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The following articles appeared in ’25: Celebrating A Quarter-Century Of HWA’, edited by Lisa Morton published upon the occasion of the 25th Anniversary of HWA’s incorporation and the Bram Stoker Awards®. It was released at the Celebrate HWA Day component of World Horror Convention 2012 held in Salt Lake City, Utah in March 2012. All material is copyright by the individual author.

“Some Recollections” by Chelsea Quinn Yarbro

(Chelsea Quinn Yarbro was HWA’s third President, and served from 1988 to 1990)

Charlie Grant talked me into it, knowing just how to go about it. “We’ve discussed what kind of organization horror writers need —well, here’s your chance to do something about it” and “You’d be our first female president, and it’s good to set the precedent early on” and “You’re good about getting people involved”, etc., etc., etc. I finally agreed, with Charlie’s assurance that he would be available for consultation when necessary, since he was stepping into the role as Head Trustee.

The most constant niggle was the newsletter, and getting out the short article for most issues. Then there were questions from new members about what the organization could and could not do. Most of the time this was not particularly difficult, but a few times it was a hassle. After my first six months in the job, HWA was taking up to twenty hours of my week, with fifteen being the average, about half of that dealing with issues between writers and editors: phone calls where possible, letters where not. I made a point whenever possible to call new members and welcome them to the organization, on my own dime, since the Internet was in its infancy; it was also a way to get the new members involved. At the end of the first year, things had steadied down, and even the changes among the officers went relatively smoothly. After being reelected to a second term and some discussions with my fellow officers, we went looking for a part-time paid secretary to handle the basic routine stuff, which took a lot of weight off not only my shoulders but helped most of the officers with the routine stuff. I also tried to find a company that would give us a good group rate on health insurance, but since I couldn’t guarantee enough members would join such a plan if one were offered, the attempt came to nothing, which is a disappointment to me still.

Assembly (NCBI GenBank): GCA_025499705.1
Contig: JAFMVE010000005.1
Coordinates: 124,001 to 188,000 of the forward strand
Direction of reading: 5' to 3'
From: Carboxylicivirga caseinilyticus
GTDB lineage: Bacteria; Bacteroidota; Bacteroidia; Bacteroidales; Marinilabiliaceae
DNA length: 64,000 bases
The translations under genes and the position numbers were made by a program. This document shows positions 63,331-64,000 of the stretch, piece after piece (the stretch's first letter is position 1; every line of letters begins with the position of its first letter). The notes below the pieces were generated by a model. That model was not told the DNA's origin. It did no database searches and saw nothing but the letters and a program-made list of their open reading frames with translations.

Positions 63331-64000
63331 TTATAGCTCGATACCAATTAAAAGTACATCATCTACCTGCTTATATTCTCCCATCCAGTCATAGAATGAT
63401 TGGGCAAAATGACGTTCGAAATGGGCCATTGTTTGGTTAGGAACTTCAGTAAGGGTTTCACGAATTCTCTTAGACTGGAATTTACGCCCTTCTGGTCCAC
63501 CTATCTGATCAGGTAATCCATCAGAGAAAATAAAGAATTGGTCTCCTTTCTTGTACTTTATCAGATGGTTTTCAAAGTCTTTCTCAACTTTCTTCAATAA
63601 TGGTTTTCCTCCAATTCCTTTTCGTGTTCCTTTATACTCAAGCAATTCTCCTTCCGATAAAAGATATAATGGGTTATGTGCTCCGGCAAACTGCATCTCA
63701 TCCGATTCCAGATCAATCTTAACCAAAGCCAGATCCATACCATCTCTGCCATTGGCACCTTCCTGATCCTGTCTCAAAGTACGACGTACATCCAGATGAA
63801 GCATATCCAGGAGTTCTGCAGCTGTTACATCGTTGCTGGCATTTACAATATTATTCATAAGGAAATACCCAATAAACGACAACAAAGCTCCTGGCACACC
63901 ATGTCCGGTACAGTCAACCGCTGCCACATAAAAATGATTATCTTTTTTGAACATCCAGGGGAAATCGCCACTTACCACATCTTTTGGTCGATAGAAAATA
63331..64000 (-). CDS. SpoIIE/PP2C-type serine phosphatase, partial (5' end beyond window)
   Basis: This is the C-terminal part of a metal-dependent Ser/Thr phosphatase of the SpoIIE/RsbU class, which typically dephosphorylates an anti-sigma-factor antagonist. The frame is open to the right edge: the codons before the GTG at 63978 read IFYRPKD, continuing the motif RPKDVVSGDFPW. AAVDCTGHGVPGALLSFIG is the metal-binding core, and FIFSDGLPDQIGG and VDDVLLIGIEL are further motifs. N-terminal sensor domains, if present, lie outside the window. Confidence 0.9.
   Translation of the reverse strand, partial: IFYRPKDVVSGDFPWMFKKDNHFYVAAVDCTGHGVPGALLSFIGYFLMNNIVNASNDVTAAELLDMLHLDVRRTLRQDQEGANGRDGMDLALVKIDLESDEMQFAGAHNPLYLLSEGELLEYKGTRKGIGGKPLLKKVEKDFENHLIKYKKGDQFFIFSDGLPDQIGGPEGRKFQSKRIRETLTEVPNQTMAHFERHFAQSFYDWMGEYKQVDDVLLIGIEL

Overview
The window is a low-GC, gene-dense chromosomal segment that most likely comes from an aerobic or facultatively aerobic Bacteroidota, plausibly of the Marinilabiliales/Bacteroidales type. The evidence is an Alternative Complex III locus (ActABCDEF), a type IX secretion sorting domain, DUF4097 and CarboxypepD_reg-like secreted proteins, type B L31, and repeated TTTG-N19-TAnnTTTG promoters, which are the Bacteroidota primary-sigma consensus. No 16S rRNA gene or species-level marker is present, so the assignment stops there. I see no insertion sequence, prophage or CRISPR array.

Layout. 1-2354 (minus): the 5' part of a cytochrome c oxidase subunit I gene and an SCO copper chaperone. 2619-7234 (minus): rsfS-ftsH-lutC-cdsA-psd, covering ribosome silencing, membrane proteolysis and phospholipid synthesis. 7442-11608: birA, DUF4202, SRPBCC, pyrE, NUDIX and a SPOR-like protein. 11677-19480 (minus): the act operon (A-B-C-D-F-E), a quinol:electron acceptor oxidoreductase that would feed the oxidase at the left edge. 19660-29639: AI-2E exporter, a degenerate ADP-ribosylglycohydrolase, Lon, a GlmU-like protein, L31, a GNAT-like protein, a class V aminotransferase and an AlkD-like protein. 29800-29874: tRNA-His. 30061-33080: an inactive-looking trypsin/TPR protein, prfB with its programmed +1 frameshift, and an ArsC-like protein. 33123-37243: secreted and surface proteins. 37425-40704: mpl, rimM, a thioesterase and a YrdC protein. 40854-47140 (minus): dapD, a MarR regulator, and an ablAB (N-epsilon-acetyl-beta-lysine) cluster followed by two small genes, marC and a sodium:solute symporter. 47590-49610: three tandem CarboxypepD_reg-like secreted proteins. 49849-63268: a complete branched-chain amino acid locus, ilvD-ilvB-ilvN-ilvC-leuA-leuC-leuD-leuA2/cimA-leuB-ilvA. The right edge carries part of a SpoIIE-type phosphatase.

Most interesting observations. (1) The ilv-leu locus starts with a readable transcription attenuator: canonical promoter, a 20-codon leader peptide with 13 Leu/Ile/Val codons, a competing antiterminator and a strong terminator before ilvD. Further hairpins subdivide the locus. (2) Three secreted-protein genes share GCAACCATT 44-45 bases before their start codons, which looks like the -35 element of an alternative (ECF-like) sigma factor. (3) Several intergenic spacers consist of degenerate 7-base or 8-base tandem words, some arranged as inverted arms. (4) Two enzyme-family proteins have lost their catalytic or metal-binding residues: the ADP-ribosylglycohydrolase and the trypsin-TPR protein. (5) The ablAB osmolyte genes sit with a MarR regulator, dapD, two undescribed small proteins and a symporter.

The organization was growing rapidly and that meant occasional growing pains, and personality clashes among the members. I believed then and I believe now that feuding is not helpful within organizations, no matter how laudable the goals of feuding may be; having been raised Quaker (I lost the faith but not the manners) I thought that internal feuds were divisive and that a strong united front was our most useful stance. For a while we had occasional brushfires among the big commercial publishing writers and the prestige small press publishing writers, but aside from hassles about the awards, which seems to be ubiquitous in writers’ organizations, most of our stresses and strains were handleable. There were demands for a two-tiered award system, which I thought then and think now was a bad idea; the Trustees said no, and the membership debated putting it to a vote, which, if it happened, happened after I left office.

On balance, I’m glad I did it. I’m glad HWA managed to hang together through the first decade of existence and then redefined itself about seven or eight years ago, a first step in dealing in this brave new world of electronic everything. All writers will need to keep their wits and their backlists about them while our profession sorts itself out yet again. In times like these, having this solid organization as back-up is doubly important as it was all those years ago when Charlie was saying, “Oh, go on. Run. You might like it.”

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